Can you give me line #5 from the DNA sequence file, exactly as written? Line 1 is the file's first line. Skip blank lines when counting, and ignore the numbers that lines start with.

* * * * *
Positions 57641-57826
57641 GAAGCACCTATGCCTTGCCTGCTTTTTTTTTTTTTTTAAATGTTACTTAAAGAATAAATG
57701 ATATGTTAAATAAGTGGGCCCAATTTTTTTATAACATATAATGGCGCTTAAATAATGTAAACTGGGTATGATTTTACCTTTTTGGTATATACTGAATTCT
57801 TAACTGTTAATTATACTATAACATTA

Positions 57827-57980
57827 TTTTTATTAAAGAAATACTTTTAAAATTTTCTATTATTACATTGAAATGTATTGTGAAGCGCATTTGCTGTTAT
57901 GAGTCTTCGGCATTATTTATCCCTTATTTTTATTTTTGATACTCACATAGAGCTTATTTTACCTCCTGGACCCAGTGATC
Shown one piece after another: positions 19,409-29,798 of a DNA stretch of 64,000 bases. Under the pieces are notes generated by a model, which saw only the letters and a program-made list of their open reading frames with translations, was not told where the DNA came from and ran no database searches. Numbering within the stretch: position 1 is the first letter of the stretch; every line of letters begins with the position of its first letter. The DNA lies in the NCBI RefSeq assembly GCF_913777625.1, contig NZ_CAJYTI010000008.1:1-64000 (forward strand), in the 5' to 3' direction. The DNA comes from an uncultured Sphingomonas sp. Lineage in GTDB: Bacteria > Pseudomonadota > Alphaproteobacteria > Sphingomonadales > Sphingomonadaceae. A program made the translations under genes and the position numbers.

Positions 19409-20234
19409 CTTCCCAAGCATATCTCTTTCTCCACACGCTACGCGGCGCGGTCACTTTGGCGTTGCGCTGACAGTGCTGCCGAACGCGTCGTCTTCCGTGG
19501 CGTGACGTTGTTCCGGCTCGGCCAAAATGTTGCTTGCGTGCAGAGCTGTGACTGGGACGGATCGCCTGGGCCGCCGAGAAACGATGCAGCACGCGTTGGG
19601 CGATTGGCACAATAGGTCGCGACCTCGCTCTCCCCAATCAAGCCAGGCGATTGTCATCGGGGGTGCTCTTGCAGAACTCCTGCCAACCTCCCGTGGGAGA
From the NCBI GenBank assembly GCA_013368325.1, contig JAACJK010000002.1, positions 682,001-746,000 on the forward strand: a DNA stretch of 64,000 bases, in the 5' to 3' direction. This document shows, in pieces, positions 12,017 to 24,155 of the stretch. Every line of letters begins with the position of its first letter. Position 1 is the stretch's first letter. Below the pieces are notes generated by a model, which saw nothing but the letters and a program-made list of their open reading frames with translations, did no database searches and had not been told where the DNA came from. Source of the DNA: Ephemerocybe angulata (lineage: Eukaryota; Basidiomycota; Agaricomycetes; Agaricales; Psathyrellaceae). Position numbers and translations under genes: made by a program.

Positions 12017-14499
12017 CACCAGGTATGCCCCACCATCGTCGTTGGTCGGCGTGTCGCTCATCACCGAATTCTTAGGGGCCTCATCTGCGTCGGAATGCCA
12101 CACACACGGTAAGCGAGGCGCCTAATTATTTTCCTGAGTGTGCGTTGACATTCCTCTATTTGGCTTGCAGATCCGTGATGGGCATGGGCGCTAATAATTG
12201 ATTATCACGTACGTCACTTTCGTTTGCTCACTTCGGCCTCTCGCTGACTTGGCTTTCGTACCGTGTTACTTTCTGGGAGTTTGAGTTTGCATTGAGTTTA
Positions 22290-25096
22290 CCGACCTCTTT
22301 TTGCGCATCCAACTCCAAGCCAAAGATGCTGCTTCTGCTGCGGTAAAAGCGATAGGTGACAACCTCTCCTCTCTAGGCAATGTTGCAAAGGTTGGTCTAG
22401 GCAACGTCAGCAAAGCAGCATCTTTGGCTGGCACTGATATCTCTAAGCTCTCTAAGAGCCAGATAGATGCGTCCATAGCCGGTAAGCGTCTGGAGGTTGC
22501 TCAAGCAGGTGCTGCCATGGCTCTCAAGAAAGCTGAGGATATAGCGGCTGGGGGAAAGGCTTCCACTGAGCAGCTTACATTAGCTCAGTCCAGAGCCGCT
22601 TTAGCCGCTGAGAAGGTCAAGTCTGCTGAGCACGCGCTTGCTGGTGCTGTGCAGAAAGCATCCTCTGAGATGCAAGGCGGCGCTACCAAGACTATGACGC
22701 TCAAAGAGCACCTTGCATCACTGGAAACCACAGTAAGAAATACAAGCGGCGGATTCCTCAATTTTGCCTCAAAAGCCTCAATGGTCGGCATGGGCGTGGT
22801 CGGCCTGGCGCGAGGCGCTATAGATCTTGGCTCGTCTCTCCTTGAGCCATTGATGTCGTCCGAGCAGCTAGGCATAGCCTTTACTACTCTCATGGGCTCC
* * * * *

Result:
Positions 57827-57980